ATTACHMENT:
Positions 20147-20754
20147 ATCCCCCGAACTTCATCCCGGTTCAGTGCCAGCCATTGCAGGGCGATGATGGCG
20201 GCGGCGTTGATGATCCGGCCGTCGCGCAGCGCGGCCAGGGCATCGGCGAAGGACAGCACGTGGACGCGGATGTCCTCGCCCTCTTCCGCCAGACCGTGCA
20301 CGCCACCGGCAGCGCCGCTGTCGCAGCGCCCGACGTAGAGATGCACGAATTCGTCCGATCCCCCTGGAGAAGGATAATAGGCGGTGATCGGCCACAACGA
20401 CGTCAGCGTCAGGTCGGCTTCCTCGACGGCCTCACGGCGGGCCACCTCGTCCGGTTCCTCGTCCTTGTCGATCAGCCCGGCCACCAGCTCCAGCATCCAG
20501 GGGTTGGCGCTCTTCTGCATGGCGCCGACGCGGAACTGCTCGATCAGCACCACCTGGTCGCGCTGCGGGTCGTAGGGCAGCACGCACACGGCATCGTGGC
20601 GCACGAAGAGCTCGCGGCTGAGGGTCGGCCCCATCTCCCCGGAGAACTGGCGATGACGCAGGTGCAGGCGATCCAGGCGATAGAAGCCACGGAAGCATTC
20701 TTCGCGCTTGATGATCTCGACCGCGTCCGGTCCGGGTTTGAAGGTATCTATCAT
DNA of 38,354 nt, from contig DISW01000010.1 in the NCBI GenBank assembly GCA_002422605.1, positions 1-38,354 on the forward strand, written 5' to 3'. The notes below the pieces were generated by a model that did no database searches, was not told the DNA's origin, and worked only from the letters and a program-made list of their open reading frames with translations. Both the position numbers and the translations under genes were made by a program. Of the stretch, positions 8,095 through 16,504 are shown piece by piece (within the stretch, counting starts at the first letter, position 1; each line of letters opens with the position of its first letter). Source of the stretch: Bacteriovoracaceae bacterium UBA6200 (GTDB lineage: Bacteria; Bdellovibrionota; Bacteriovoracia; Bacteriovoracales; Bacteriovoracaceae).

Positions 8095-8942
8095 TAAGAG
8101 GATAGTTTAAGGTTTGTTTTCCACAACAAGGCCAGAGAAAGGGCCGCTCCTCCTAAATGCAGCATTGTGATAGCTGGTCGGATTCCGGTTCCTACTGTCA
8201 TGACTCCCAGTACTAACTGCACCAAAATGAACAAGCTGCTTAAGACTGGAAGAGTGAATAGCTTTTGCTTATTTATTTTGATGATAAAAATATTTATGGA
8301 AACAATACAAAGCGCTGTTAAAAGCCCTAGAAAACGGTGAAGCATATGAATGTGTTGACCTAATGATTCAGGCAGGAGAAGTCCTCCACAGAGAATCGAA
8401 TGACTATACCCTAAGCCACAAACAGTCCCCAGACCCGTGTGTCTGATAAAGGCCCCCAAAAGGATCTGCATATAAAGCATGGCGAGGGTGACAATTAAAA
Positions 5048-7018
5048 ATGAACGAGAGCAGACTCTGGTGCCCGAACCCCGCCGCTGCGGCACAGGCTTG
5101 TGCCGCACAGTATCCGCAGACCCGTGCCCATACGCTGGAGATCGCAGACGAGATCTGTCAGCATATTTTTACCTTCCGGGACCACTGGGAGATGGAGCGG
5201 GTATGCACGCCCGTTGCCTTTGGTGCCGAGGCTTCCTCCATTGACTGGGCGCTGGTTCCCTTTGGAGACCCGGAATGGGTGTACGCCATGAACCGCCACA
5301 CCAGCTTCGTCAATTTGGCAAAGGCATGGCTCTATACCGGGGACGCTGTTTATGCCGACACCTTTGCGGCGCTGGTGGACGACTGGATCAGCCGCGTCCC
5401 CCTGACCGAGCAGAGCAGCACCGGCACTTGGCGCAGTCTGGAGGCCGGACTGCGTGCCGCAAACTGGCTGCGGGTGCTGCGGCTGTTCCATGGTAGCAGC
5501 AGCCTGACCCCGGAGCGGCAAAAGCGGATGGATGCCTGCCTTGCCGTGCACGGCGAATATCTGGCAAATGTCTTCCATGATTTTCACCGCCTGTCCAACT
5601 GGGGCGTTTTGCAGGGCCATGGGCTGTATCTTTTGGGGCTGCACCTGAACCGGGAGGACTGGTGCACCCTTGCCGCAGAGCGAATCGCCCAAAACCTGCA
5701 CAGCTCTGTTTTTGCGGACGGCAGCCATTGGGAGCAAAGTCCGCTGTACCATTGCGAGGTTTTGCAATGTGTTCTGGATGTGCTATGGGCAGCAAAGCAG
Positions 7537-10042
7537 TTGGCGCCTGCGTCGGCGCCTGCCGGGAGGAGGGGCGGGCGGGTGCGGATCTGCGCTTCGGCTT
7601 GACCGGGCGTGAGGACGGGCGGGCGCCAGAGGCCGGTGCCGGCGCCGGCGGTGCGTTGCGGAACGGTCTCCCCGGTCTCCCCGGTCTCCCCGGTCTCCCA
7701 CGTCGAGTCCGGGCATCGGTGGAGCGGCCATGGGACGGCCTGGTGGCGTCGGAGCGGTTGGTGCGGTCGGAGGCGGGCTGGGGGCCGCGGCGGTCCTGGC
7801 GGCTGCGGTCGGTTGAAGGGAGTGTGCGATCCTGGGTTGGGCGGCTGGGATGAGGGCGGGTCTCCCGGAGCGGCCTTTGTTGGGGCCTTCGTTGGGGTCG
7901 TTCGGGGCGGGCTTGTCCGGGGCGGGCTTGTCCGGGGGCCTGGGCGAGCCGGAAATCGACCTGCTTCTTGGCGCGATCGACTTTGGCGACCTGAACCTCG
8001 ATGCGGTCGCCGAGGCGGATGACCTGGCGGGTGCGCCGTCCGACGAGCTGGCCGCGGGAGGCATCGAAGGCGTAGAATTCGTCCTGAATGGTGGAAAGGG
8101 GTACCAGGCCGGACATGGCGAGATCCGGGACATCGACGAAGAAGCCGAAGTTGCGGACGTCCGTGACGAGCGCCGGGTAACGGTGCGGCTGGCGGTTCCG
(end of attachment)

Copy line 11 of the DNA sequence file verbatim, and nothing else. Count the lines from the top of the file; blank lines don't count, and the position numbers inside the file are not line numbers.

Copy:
8095 TAAGAG